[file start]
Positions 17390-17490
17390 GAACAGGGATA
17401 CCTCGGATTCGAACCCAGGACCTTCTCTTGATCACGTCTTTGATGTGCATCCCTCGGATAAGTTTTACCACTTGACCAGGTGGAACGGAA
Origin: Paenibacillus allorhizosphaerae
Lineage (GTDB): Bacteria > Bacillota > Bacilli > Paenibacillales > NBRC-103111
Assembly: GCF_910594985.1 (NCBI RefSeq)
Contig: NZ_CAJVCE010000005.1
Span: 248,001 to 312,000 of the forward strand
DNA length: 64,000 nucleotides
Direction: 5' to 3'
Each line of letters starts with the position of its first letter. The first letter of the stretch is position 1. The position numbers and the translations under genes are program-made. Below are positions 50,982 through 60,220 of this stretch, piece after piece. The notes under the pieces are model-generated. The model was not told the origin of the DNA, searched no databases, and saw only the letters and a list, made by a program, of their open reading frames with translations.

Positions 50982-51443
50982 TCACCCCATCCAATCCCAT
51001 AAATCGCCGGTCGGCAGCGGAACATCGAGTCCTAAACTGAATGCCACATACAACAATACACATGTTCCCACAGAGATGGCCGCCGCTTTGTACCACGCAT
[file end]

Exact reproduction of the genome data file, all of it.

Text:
Positions 17390-17490
17390 GAACAGGGATA
17401 CCTCGGATTCGAACCCAGGACCTTCTCTTGATCACGTCTTTGATGTGCATCCCTCGGATAAGTTTTACCACTTGACCAGGTGGAACGGAA
Origin: Paenibacillus allorhizosphaerae
Lineage (GTDB): Bacteria > Bacillota > Bacilli > Paenibacillales > NBRC-103111
Assembly: GCF_910594985.1 (NCBI RefSeq)
Contig: NZ_CAJVCE010000005.1
Span: 248,001 to 312,000 of the forward strand
DNA length: 64,000 nucleotides
Direction: 5' to 3'
Each line of letters starts with the position of its first letter. The first letter of the stretch is position 1. The position numbers and the translations under genes are program-made. Below are positions 50,982 through 60,220 of this stretch, piece after piece. The notes under the pieces are model-generated. The model was not told the origin of the DNA, searched no databases, and saw only the letters and a list, made by a program, of their open reading frames with translations.

Positions 50982-51443
50982 TCACCCCATCCAATCCCAT
51001 AAATCGCCGGTCGGCAGCGGAACATCGAGTCCTAAACTGAATGCCACATACAACAATACACATGTTCCCACAGAGATGGCCGCCGCTTTGTACCACGCAT